Top Obama administration officials have been pushing U.S. lawmakers hard to hold off on new sanctions over Iran's nuclear program, but some key lawmakers said on Wednesday they had not yet been convinced to support a delay.
Senator Bob Corker, the top Republican on the Senate Foreign Relations Committee and a member of the Senate Banking Committee, which is considering the sanctions package, said lawmakers were skeptical because they felt they had to push the White House to back strict sanctions on Tehran.
"It's incumbent upon them over the next 24 to 48 hours to persuade folks like me and others that the course of action they want to follow is a sound one," Corker told Reuters.
"I think ... because Congress had to push the administration into the sanctions regime in the first place, there is a degree of skepticism. But from my standpoint I'm certainly open to listening," he said.
Corker had a breakfast meeting on Wednesday with Secretary of State John Kerry. On Thursday, Kerry and Treasury Secretary Jack Lew were to hold a classified briefing on the status of talks with Iran for the Senate banking panel.
"The point that they are making is that they are at a point in these negotiations where they believe that additional sanctions coming out of the committee are counterproductive to the negotiations that are under way," Corker said.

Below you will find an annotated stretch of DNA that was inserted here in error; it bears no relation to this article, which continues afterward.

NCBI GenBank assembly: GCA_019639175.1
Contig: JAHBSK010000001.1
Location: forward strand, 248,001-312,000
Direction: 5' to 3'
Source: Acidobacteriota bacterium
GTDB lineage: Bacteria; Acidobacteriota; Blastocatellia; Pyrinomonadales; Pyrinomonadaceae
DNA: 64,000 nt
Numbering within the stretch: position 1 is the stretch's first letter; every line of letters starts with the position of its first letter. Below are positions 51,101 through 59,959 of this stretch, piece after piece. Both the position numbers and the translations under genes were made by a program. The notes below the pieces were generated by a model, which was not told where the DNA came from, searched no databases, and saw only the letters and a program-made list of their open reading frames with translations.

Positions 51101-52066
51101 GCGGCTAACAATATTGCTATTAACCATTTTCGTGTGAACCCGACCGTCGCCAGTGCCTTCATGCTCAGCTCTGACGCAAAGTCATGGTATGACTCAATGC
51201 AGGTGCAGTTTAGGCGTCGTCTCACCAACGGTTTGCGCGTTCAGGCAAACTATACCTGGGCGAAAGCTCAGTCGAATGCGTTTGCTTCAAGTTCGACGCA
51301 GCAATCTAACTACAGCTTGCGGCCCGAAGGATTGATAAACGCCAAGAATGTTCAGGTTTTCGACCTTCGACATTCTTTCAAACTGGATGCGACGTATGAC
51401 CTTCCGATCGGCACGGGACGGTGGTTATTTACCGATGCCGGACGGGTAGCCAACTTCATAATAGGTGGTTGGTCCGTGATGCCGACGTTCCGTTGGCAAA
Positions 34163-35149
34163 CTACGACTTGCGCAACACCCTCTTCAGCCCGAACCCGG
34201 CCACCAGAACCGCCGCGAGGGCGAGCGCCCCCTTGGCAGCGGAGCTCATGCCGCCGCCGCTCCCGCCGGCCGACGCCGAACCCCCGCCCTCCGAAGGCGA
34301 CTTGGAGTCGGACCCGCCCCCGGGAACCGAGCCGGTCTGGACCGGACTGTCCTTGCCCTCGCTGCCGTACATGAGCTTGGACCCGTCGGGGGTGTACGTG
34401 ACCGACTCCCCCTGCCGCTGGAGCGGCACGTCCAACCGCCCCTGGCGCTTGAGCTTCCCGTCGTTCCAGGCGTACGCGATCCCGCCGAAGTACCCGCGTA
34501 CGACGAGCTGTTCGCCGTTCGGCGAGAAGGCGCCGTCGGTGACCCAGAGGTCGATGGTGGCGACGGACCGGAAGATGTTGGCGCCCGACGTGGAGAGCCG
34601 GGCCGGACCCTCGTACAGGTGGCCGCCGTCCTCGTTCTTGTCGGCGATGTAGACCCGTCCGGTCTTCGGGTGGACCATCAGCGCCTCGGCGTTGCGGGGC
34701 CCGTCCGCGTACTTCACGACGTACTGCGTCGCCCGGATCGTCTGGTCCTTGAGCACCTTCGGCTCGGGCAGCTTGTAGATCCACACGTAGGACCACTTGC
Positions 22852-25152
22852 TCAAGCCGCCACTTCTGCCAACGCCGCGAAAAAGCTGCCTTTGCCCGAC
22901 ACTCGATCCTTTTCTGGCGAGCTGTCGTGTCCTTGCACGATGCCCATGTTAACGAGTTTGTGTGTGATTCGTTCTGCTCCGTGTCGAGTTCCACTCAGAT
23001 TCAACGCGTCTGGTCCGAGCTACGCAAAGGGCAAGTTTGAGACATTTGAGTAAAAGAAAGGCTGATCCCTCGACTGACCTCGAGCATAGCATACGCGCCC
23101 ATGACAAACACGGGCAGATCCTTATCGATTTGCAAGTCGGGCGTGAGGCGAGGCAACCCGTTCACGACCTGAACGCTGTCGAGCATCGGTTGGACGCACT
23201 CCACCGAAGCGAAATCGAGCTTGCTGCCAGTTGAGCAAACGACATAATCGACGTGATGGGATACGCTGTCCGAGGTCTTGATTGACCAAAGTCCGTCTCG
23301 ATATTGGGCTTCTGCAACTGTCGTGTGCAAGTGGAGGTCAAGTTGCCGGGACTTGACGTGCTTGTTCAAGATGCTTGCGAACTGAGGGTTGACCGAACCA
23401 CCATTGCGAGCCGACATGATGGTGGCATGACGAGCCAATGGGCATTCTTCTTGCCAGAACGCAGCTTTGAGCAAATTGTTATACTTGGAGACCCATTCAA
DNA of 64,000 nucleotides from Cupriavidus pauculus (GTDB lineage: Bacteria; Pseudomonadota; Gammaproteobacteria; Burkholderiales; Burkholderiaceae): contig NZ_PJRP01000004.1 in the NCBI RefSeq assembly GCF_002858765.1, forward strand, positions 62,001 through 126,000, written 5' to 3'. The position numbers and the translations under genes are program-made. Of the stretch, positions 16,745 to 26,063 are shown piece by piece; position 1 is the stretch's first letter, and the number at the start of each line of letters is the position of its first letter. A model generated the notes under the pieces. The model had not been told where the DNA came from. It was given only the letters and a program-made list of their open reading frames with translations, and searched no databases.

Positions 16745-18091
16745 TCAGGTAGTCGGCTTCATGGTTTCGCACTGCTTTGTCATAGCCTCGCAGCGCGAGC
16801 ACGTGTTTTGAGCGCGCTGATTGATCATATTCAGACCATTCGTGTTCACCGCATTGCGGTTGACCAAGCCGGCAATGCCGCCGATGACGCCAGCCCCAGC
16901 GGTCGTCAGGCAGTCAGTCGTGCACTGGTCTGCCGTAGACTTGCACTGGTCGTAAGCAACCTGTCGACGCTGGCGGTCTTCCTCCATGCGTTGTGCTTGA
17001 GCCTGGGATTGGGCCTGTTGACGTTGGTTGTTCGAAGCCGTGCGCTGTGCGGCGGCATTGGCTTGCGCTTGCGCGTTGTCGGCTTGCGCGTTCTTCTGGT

The banking panel had been expected to vote on the sanctions in September, but held off after the Obama administration asked for a pause while negotiations with Tehran got under way.
Democratic Senator Tim Johnson, the banking committee's chairman, is waiting to hear from Lew and Kerry and will finish consulting with colleagues before making a decision on how to proceed, an aide said.
Senator Mark Kirk, a Republican member of the banking panel who is a strong backer of tougher sanctions, said he opposed any further delay.
"Every day the Senate delays consideration of new sanctions, Iran installs more centrifuges, enriches more uranium and improves its nuclear breakout capability," he said, referring to the ability to enrich uranium for use in a bomb.
"If Iran is capable of negotiating while violating international law, the United States should be equally capable of negotiating while imposing new sanctions pressure," Kirk said in a statement.
Washington and its allies believe Tehran is developing the ability to make a nuclear weapon, but Tehran says the program is for generating power and medical devices.
International talks over Iran's nuclear program revived after self-described moderate President Hassan Rouhani took office in August. The talks got under way this month and Iran, Britain, China, France, Russia, the United States and Germany will meet Nov. 7-8 in Geneva for a second round.
Sanctions imposed in 2011 by Washington and the European Union have combined to slash Iran's oil exports by more than 1 million barrels a day, depriving Tehran of billions of dollars worth of sales and helping drive up inflation and unemployment.
The House of Representatives passed its version of a stiffer sanctions package in July by a 400-20 vote, seeking to slash Iran's oil exports by another 1 million barrels a day, to nearly zero.